Once the act of drinking Japanese green tea was only for the Emperors, noblemen, and samurai. Nowadays, households all throughout Japan enjoy Japanese green tea. People use the kyusu teapot all through Japan for the convenience of brewing Japanese green teas like sencha, genmaicha, and gyokuro. It is an iconic part of modern Japanese tea drinking culture.
What Is A Kyusu Teapot?
A kyusu is a traditional Japanese teapot that potters make from clay. Its iconic characteristic is that it has one side handle. Although in Japan people use the term "kyusu" to refer to all teapots, in the West we use it only for Japanese side-handled teapots. While potters make authentic Japanese teapots (kyusu) from high-quality clay, it is not uncommon to see some variations. Notably, porcelain and glass kyusu. Tea enthusiasts use porcelain ones for tea tastings.
A standard kyusu is slightly smaller than the average western teapot. It can be anywhere from 100 - 300 ml. Although people use slightly larger ones for serving Japanese tea to guests.
A traditional kyusu has a handle located at a 90-degree angle from the spout, although variations are not uncommon. Many believe that kyusu, compared to western teapots of the same size, are much easier to handle and are more gentle on the wrists of the person serving tea.
One unique characteristic of a kyusu teapot is that during firing, potters always fire the lid together with the teapot. This makes finding a replacement for a broken lid nearly impossible.
While potters make the body from quality clay, they often line the inside with a fine mesh strainer (either removable or built-in). This is crucial for brewing Japanese green teas, because of how fine the lea leaves are. Since we brew the tea directly in the teapot and decant every last drop of tea, to prevent over-steeping.
The History Of The Kyusu Teapot
Long ago some merchants or perhaps monks brought the kyusu from China to Japan. However, it indeed grew and evolved in Japan. With the gradual popularization of sencha over traditional matcha green tea, many households started owning their own kyusu teapots. They could afford to drink green tea leisurely at home, which was unheard of in the era of matcha.
Kyusu teapots originated in China during the Song Dynasty (960-1279).
Nowadays, most Japanese households own a kyusu for drinking Japanese green teas after dinner or throughout the day.
A poet and monk named Baisao popularized Sencha in the 18th century. People knew Baisao for leaving the temple and selling tea around Kyoto. His name translates as "old tea seller." Nowadays tea enthusiasts regard him as the first Senchado master.
Read more: History of Senchado - The Way of Sencha
The Making Of A Kyusu
Much like Yixing clay teapots, some kyusu teapots come unglazed or otherwise glazed using a very thin coat of clear glaze. As such, potters put much importance on the type of clay for crafting the kyusu. Generally, they favor various clay types that are rich in iron, zinc, copper, or manganese. While brewing the tea leaves directly in the kyusu teapot, the mineral-rich clay has a direct effect on how the tea will turn out. Usually, the clay softens the tea, removing unwanted bitter notes, and making it sweet and smooth. Japanese green tea enthusiasts can often tell how the clay of a specific region of Japan will affect the tea's final taste and make their purchase based on this knowledge. The clay also brings out the tea's gentle aroma during brewing.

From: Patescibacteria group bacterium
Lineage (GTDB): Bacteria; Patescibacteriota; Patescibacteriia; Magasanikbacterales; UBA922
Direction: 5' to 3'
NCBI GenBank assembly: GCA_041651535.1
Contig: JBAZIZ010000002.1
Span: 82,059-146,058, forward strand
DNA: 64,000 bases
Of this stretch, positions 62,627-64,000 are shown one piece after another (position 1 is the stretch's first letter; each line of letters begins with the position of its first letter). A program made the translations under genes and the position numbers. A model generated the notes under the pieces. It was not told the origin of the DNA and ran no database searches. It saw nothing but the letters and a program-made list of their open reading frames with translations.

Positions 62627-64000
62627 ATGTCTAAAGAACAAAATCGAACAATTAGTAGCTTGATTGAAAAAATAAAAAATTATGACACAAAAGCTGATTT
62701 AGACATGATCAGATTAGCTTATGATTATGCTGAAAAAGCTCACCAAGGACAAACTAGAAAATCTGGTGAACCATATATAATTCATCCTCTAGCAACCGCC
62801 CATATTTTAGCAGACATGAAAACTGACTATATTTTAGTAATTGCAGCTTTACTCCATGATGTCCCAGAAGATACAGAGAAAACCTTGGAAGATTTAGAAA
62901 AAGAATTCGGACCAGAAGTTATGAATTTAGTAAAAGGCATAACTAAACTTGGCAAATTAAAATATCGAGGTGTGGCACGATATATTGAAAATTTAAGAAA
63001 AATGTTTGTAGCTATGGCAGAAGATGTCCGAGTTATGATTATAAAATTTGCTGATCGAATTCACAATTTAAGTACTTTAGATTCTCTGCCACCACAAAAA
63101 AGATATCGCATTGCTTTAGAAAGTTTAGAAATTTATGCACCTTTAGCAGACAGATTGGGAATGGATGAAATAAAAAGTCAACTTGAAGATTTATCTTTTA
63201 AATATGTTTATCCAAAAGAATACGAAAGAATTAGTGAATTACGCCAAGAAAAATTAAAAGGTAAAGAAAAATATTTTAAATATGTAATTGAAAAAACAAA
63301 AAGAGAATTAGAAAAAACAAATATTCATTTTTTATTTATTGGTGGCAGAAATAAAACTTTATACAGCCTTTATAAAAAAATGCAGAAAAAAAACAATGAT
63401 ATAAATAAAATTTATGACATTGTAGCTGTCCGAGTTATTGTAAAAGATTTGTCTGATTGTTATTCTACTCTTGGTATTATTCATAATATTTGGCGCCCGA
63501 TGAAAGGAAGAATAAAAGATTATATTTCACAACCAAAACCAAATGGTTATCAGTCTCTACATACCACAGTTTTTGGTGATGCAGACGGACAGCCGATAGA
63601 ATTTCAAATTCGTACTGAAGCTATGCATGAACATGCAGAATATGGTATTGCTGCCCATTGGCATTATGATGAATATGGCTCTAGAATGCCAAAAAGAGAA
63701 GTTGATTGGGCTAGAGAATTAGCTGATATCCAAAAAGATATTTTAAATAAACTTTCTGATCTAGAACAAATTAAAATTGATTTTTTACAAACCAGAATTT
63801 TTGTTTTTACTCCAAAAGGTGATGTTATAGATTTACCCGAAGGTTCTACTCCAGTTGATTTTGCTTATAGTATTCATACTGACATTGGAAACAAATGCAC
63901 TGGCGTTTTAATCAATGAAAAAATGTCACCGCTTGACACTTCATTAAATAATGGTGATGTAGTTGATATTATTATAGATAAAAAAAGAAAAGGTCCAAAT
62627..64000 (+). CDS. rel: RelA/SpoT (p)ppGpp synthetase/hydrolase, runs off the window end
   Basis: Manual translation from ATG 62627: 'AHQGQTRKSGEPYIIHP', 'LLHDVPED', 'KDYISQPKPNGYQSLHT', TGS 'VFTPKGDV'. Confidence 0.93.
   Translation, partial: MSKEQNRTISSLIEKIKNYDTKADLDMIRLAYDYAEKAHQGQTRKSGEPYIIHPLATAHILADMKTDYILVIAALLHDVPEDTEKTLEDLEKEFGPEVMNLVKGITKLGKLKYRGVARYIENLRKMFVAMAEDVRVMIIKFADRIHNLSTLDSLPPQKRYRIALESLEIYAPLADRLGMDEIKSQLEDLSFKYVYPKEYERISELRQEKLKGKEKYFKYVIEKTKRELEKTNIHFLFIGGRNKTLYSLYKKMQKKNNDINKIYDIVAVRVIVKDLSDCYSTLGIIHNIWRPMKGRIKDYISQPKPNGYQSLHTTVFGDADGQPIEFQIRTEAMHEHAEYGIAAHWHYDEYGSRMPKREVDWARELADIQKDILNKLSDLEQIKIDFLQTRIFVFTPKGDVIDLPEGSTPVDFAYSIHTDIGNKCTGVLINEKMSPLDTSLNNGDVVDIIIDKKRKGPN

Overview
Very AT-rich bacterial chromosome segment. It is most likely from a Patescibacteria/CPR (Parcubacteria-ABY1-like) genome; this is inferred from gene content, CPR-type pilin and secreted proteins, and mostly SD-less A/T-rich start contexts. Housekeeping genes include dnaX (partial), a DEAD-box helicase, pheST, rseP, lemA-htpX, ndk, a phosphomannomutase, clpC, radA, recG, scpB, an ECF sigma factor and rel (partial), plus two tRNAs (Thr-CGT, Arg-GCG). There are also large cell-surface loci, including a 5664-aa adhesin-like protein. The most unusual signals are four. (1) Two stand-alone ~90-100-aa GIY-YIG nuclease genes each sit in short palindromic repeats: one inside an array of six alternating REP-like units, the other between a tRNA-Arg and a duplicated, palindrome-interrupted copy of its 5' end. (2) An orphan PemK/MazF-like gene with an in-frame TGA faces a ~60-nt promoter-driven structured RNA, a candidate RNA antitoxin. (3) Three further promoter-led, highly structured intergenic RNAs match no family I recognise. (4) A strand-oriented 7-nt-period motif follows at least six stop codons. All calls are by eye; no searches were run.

The two most popular types of clay for kyusu teapots are Banko from Yokkaichi, Mie prefecture, and Tokoname from Tokoname, Aichi prefecture.
The Yamada family, from Tokoname, is regarded as the most notable potter family producing kyusu in Japan. Yamada Jozan III (1924-2005) was named a Living National Treasure in 1998. Making handmade kyusu teapots is not an easy trade in pottery. Thus, kyusu artisans are highly respected throughout Japan.
Which Tea Can Be Brewed In A Kyusu Teapot?
It is most common to brew Japanese sencha green tea in a kyusu. However, kyusu are also ideal for brewing other Japanese green tea varieties. For example, genamicha, gyokuro, shincha, and hojicha. Because the clay absorbs the tea aroma, flavors, and the tea's oils, we recommend sticking to one type. For instance, dedicating your kyusu teapot only to Japanese green teas is a good start. Even roasted green teas like hojicha may impart a new flavor if you are used to brewing sencha in the kyusu.
How To Brew Tea Using A Japanese Kyusu Teapot
The following instructions are for sencha green tea. To brew other tea types, make sure to adjust the amount of tea leaves, water temperature, and brewing time.
- Prepare 0.5 grams of sencha for every 1 oz/30ml of water, place them directly in the kyusu
- Heat water in a tea kettle to 175℉ / 80℃
- Brew the sencha for 1 minute, for the first infusion
*make sure to decant every last drop of tea to prevent the tea leaves from over-brewing
- For the second infusion steep the tea for 30 seconds
- Add 15 seconds to every subsequent infusion (Japanese green teas can usually be brewed 3 - 5 times)